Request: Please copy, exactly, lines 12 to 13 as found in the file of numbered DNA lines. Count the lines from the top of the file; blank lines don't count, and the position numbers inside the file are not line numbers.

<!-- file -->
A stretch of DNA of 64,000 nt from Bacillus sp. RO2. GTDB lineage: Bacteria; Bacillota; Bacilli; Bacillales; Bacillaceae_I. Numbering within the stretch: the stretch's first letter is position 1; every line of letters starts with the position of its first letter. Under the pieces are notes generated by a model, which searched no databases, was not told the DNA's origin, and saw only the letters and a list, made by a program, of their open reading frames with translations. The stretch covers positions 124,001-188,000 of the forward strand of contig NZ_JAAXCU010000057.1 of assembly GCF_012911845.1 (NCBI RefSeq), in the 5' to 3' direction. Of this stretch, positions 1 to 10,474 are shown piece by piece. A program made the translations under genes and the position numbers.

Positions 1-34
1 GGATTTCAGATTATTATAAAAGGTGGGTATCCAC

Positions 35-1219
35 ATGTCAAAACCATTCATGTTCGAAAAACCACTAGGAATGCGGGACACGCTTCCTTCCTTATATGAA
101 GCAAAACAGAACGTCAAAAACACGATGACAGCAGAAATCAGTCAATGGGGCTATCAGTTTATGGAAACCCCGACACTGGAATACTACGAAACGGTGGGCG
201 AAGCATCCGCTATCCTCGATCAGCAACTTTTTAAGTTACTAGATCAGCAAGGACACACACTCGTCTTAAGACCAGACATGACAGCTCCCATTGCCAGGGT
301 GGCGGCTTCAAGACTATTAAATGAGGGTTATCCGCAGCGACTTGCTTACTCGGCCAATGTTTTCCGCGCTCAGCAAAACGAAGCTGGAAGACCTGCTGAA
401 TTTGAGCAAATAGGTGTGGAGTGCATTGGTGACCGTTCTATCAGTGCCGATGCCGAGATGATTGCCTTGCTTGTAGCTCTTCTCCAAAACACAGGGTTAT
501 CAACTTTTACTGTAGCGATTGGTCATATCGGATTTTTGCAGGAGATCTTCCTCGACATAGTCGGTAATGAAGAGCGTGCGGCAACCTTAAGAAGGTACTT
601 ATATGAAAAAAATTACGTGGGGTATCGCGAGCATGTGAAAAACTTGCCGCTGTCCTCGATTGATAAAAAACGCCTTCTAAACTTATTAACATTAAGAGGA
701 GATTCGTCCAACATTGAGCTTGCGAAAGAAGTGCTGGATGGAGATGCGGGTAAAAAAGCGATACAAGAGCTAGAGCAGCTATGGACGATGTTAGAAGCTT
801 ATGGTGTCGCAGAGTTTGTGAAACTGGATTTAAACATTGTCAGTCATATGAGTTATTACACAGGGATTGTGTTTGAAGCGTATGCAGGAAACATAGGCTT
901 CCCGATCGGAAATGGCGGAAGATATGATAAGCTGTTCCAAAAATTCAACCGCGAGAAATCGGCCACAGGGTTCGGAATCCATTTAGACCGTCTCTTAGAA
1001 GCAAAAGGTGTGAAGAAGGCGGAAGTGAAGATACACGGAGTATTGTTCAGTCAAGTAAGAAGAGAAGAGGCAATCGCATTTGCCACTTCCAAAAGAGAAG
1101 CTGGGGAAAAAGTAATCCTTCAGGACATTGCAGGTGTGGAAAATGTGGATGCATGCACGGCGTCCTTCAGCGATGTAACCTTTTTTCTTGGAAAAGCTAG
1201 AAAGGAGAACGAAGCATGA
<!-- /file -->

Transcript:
701 GATTCGTCCAACATTGAGCTTGCGAAAGAAGTGCTGGATGGAGATGCGGGTAAAAAAGCGATACAAGAGCTAGAGCAGCTATGGACGATGTTAGAAGCTT
801 ATGGTGTCGCAGAGTTTGTGAAACTGGATTTAAACATTGTCAGTCATATGAGTTATTACACAGGGATTGTGTTTGAAGCGTATGCAGGAAACATAGGCTT